“So me and Landry both got on scholarship on the same day,” McKenzi said. “I called him because I’m freaking out, I’m excited and I call him and he says, ‘McKenzi, that’s so cool! We have to go get ice cream,’ and he celebrated me for like fifteen minutes. It was awesome. … I didn’t find out for another 24 hours and I got another text from a family friend saying, ‘Congratulations to the Weber family, big day yesterday, two scholarships for the children,’ and I’m like, ‘Wait what?’ and I call Landry right away and I say, ‘You’re on scholarship?’ and he goes, ‘Yeah, I found out like the same time you called me, I was leaving Klieman’s office.’ I go, ‘You didn’t tell me on the call?’ and he goes, ‘I didn’t want to take away your glory.’ Like, that would have made it so much better knowing that we both got it at the same time, so we went and got ice cream and celebrated later that Friday. It was super sweet, and that’s like who he is, and he’s super selfless.”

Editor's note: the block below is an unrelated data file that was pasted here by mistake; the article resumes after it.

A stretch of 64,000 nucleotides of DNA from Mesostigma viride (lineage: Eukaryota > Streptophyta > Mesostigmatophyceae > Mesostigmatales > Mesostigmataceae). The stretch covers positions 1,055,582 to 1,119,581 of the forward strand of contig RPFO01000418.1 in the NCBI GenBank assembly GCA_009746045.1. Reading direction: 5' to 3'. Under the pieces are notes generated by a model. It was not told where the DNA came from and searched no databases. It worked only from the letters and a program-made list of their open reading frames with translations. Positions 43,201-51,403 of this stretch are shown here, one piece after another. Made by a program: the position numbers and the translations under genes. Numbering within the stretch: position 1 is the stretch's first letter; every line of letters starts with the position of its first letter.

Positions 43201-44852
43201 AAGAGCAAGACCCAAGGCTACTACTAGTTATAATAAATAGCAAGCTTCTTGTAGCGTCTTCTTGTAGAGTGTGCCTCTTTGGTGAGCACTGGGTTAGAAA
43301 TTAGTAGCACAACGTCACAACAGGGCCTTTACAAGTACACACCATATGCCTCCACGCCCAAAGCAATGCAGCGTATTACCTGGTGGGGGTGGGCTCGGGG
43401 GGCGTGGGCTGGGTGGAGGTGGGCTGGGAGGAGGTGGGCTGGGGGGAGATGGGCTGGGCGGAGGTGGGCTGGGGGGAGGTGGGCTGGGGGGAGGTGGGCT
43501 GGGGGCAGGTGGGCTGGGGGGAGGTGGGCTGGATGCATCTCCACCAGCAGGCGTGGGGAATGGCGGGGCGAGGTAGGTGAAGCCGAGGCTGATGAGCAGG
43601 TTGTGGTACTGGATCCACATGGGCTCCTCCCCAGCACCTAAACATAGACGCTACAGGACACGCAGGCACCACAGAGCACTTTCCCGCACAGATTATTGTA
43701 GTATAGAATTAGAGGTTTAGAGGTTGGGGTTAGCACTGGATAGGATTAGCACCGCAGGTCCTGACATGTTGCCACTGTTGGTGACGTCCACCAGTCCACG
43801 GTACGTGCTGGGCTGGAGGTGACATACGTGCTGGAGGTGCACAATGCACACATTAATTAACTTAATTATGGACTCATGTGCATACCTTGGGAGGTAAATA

Unlike his sister, Stanton found out beforehand and was there with Landry when he was put on scholarship.

“So I was coming off the field after practice in fall camp,” Stanton said. “Hank — coach Klieman’s right-hand man — he gave me a call and said, ‘Hey, your brother is in coach Klieman’s office, we’re putting him on scholarship. I was just wondering if you wanted to be there when he comes out.’ I said, ‘Yeah, absolutely,’ so I was sitting outside of coach Klieman’s office with the door shut for however long while they were in there talking, and I was the first person he saw when he came out. I swear there was no one else on the planet. Coach Klieman was trying to talk to us but we were just smiling arm-in-arm, walking away with big grins on our faces. It was like we were in a different world — almost in tears you know? It was a really cool moment.”